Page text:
Graveyard shift An Oxford University study concludes the classification of night work as a cause of breast cancer ‘is no longer justified’. Cancer Research UK says women should be ‘reassured’. But Hazards discovered the research may have got it seriously wrong, with devastating consequences for prevention. Hazards 136, October-December 2016
Tired Out Work-related fatigue can be very bad for your safety and your health. But Hazards editor Rory O’Neill says union safety reps can play a crucial role in stopping employers wringing ever more work out of fewer workers.
Hazards 135, July-September 2016
While you were sleeping There’s lots of advice on what we work with and where we work, from chemicals to work at heights. But when it comes to when we work, it’s an entirely different matter – and, says Andrew Watterson, for shiftworkers that could be a serious problem. Hazards 106, April-June 2009 • News release
Drop dead It's the thoroughly modern way to die at work. Top occupational diseases of the 21st century will be heart attacks, suicide and strokes. Hazards argues that none of us should be worked into the ground.
Special online briefing, Hazards, 5 August 2003
Worked to death factsheet. Hazards 83, July-September 2003 [pdf format]
Not what we bargained for We have never been more productive, and we are rewarded with temporary contracts, long hours and back breaking workloads. Hazards lists the top 20 questions union reps should ask on workplace change and gives pointers on a better way to work. Hazards 69, January-March 2000 [pdf]
Overwork Fatigue, long hours and pressure of work are causing sudden deaths and burn-out and leaving us in a hazy, half-exhausted world where a breakdown of body and mind is a real and constant threat.
Hazards 49, January-March 1995
Work schedules and hours resources
NIOSH work schedules and long work hours webpages, USA
Plain language about shiftwork ,NIOSH, USA, 1997 [pdf]
Control over work hours and alternative work schedules, AFL-CIO bargaining factsheet, USA [pdf].
Unhealthy Work , USA.
HSE shiftwork webpages, UK
HSE shiftwork good practice guidelines, UK
The development of a fatigue/risk index for shiftworkers, HSE report RR446, HSE, UK.
HSE fatigue calculator, UK [excel file] and guidance document [pdf]
TUC working time webpages
TUC Working Time Myths report, 27 April 2009. [pdf]
Working Time Regulations, BERR website.
National Work Stress Network, UK.
ACTU reasonable hours campaign, Australia.
Global: Truck drivers are overworked, underpaid and at risk
Economic pressure is pushing commercial drivers to work extremely long hours, contributing significantly to truck crashes, a top researcher has warned. Michael Belzer, an associate professor of economics and transportation expert at Wayne State University in the US maintains long working hours and intense economic pressure are important to everyday motorists, “because the truck driver’s workplace is everyone’s roadway. Trucking casualties claim not only the lives of truck drivers, but a significant number of other roadway users – pedestrians, bicyclists, and automobile drivers and passengers.”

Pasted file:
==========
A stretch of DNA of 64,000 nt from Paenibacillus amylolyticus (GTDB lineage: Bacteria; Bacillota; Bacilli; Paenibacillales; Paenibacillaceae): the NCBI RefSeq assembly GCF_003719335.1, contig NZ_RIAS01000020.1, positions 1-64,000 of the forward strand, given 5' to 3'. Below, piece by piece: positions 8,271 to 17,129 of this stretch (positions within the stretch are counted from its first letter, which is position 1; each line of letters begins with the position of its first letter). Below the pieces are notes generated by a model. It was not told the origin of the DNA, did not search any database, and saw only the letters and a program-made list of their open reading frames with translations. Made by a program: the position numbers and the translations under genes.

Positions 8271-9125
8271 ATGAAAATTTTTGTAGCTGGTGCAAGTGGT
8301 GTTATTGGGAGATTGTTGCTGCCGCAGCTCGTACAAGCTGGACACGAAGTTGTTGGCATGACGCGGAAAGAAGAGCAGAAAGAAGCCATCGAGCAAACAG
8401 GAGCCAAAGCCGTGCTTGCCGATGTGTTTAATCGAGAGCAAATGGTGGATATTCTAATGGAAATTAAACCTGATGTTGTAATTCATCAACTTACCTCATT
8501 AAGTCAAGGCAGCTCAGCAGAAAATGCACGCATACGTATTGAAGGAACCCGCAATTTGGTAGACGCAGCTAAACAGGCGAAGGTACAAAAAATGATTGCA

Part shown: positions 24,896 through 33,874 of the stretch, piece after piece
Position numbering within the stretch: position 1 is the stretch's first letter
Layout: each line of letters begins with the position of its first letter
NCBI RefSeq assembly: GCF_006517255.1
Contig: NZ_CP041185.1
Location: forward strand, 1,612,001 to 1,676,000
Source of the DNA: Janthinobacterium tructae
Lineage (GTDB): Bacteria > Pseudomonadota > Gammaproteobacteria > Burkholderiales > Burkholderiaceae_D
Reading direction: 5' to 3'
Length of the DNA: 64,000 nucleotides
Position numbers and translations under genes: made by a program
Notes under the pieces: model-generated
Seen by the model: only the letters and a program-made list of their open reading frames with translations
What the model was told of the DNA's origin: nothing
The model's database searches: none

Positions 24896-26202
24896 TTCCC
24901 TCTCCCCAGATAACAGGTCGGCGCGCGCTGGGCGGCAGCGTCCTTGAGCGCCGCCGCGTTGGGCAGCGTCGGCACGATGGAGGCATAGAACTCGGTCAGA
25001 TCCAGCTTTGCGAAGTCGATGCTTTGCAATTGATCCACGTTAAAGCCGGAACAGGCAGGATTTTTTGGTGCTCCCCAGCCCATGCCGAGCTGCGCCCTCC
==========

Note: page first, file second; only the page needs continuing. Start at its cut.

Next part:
The Conversation. More on low pay is an occupational hazard. Risks 860. 4 August 2018
Korea: Workers told to ‘go home’ as stress takes its toll
While Japan famously brought the world the concept of karoshi, or death from overwork, South Koreans work longer hours, according to labour data. The South Korean police say work pressure plays a role in more than 500 suicides in the country each year, out of a national total of about 14,000.
New York Times. Risks 860. 4 August 2018
Britain: Millions missing out on legal holiday entitlement, warns TUC
A new TUC analysis has revealed that 1 in 12 UK workers are not getting their legal holiday entitlement. The analysis estimates that 2.2 million employees are not getting the minimum paid leave entitlement to which they are entitled under a workplace safety law.
TUC news release and blog. Personnel Today. Risks 860. 4 August 2018
Britain: Job agencies advertise ‘lethal’ 15-hour day site jobs
Unite is calling on the Scottish government to launch an immediate investigation in the wake of revelations that employment agencies have been advertising for workers to operate for a potentially ‘lethal’ 15 hours a day or 80 hours a week on the highly troubled Aberdeen Western Peripheral Route (AWPR). Unite regional co-ordinating officer Steve Dillon said: “The latest revelations about the Aberdeen bypass project are disgusting, such long hours are lethal.”
Unite news release. Construction News. Risks 858. 21 July 2018
Britain: Long work hours linked to diabetes in women
Clocking up 45 or more working hours in a week is linked to a heightened risk of diabetes in women, a study has found. Research published online in the journal BMJ Diabetes Research & Care found there was no such heightened risk among women working 30 to 40 hours a week, prompting the researchers to suggest that sticking to this total might help curb the risk of the disease.
BMJ news release. Mahée Gilbert-Ouimet and others. Adverse effect of long work hours on incident diabetes in 7065 Ontario workers followed for 12 years, BMJ Diabetes Research & Care, 2018;6:e000496.doi 10.1136/bmjdrc-2017-000496. Published online 2 July 2018. Risks 587. 14 July 2018
Britain: Bar worker wins legal fight on cancelled shifts
A bar worker on a zero hours contract has won a legal dispute over last-minute shift-cancellations that campaigners say could lead to significant changes in employers’ practices in the hospitality industry. After contacting Better than Zero, the campaign against precarious work that is supported by the Scottish Trades Union Congress (STUC), Alasdair Thomson decided to pursue his case legally against SLONLO2 Ltd, the company that held the lease at Phoenix Alehouse.
Thompsons Scotland news release. Better Than Zero website and facebook page. BBC News Online. Risks 856. 7 July 2018